Of all the "ink" used in 3D printing, "glass" is still one of the most problematic. Scientists at the Swiss research center ETH Zurich Research are working to create technology that will make these problems a thing of the past.
To date, there are several ways to 3D print glass objects - extruding molten glass and sintering ceramic powder using laser heating. However, in the first case, one has to deal with high temperatures, which requires heat-resistant equipment, and the second technology is not able to ensure printing of complex objects.
Swiss scientists propose using a photosensitive resin, consisting of a mixture of liquid plastic and organic molecules, to which, in turn, are attached silicon-containing molecules.
The resin is exposed to ultraviolet radiation in a process known as digital light processing. When light hits the resin, the plastic monomers are crosslinked to form a solid polymer with a labyrinth-like internal structure, with the space inside the labyrinth filled with ceramic molecules.
The resulting three-dimensional object is then fired at a temperature of 600 ° C, as a result of which the polymer is burnt, and the ceramic remains. Upon repeated firing, already at a temperature of about 1000 ° C, the ceramics are compacted, turning into transparent porous glass. During conversion to glass, the object decreases in volume, which must be taken into account when designing.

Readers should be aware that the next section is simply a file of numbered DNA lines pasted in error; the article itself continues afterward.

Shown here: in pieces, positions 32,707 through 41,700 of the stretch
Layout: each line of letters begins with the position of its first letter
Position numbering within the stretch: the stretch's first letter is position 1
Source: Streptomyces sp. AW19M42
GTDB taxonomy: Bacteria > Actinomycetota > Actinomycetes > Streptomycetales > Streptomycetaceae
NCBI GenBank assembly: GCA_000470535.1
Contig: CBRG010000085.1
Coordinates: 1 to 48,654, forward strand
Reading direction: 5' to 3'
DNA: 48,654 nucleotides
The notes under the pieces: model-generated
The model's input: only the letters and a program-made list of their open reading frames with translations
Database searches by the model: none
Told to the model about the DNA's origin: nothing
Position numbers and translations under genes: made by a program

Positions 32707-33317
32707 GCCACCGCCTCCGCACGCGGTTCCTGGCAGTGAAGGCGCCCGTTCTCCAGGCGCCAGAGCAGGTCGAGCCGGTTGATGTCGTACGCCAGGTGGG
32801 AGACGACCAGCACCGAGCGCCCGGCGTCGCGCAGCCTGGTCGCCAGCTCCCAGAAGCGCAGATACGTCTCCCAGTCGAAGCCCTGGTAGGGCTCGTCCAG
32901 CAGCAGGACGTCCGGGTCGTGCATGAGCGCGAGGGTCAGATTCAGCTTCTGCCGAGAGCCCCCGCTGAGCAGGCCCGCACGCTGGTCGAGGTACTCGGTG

So far, we are talking about medium-sized objects, but at the same time of a rather complex shape. In addition, the technology allows you to adjust the pore size by changing the intensity of UV radiation. You can also change other characteristics of the object by mixing boric acid and phosphate salts into the resin. A large Swiss glassware manufacturer has already taken an interest in the technology.